Yale School of Management

Alexander Hamilton and the Origin of American Finance


Alexander Hamilton is said to have invented the future. At a time when the young United States of America was disorganized and bankrupt, Hamilton could see that the nation would become a powerful economy.

In his innovations of a national bank, a national currency, and strategies for dealing with the nation's first financial crises, he created what historian Richard Sylla has called a "financial revolution."

According to Sylla, "When he took up his duties in 1789, the United States had none of the elements of a modern financial system. When he left office in 1795, it had all of them." 

By the time of Hamilton's death, the United States enjoyed the highest credit rating of any country in the world and was able to make the Louisiana Purchase, which doubled the territory of the nation.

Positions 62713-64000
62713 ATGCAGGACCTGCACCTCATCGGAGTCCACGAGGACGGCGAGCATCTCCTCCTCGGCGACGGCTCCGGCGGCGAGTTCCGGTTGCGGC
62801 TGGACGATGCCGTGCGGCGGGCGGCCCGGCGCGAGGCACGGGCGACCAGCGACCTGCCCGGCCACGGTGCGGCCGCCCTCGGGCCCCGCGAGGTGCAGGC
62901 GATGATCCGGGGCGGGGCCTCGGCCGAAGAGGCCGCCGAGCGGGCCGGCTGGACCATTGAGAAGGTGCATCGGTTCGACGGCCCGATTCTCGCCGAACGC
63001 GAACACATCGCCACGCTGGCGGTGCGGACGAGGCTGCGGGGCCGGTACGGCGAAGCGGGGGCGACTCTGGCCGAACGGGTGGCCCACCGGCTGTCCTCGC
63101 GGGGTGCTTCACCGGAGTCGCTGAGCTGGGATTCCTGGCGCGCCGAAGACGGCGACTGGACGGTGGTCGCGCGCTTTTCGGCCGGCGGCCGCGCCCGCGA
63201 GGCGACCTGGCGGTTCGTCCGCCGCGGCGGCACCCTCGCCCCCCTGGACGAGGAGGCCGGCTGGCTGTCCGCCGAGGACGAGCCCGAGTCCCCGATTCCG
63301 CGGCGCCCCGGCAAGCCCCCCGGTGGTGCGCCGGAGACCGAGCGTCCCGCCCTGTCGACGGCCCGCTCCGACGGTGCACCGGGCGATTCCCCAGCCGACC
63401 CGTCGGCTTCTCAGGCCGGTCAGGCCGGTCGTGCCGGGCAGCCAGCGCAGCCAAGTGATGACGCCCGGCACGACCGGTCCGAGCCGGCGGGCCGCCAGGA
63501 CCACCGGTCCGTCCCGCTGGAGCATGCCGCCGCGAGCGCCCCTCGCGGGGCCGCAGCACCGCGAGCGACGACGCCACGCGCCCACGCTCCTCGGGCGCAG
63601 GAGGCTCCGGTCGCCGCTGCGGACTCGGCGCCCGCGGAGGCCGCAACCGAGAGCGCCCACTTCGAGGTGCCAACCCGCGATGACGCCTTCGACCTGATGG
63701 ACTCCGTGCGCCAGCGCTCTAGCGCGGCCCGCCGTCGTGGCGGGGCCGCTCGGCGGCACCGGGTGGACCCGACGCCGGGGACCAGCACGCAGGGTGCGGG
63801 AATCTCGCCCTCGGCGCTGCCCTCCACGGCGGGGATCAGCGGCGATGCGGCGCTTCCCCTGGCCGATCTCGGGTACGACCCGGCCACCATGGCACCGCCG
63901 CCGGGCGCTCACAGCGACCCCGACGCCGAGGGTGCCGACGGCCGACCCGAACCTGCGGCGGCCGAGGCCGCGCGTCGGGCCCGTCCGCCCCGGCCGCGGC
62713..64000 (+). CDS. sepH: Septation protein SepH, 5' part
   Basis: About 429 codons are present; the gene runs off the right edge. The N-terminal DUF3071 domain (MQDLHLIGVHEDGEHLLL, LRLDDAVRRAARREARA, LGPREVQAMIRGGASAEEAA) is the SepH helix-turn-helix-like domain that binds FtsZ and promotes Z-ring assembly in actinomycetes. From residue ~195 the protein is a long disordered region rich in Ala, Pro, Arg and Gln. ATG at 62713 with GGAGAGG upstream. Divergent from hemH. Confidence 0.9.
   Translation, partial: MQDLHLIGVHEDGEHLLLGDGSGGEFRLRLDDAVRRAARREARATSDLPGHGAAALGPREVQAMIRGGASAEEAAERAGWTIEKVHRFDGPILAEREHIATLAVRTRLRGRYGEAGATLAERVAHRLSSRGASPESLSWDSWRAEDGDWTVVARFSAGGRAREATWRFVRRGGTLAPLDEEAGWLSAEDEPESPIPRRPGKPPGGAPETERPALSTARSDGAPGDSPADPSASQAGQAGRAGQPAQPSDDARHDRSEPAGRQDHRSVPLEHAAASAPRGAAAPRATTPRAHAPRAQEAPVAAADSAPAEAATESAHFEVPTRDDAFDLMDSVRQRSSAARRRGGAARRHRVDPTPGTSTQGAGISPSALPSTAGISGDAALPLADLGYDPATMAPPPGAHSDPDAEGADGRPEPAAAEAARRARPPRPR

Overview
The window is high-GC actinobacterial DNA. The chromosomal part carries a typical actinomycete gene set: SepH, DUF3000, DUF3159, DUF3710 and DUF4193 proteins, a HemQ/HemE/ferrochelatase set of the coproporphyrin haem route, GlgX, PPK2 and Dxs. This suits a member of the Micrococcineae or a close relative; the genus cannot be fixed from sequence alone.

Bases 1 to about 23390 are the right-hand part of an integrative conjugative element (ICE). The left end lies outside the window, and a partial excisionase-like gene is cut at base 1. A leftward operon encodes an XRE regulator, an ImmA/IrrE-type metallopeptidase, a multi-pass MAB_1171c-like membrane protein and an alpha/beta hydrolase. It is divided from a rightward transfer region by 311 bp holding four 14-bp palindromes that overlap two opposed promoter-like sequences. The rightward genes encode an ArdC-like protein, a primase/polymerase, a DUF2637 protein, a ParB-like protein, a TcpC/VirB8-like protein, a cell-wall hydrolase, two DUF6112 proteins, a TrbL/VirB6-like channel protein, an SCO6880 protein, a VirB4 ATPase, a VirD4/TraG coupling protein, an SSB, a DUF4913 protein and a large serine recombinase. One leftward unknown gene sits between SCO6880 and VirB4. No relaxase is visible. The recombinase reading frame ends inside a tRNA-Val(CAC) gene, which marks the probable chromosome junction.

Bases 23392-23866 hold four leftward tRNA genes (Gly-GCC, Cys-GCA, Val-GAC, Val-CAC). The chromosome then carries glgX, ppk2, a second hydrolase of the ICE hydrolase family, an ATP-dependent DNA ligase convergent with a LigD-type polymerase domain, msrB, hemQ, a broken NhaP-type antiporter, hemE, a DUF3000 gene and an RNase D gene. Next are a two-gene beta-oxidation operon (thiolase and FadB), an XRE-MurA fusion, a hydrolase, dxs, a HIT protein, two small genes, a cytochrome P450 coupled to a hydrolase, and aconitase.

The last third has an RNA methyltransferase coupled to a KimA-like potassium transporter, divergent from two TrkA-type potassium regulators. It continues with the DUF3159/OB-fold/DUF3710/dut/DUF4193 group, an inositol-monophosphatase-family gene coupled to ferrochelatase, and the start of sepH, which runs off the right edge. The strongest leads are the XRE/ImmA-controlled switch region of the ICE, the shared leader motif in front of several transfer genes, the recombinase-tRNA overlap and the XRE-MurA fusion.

Today Hamilton is praised as the father of American capitalism, equally as important as the political visionaries who created the world's longest-lived democracy. As Steve Forbes put it, “we are all Hamiltonians today.”

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Teaching Note:
Suggested Citation:

 Andrea Nagy Smith,  William Goetzmann, and Jeffrey Levick, “ Alexander Hamilton and the Origin of American Finance,” Yale SOM Case 10-031, November 9, 2010.

  • United States
  • Business History
  • Financial Regulation
  • Investor/Finance


This Yale School of Management case has been made possible by the generous support of the William J. Poorvu YC ’56 Fund.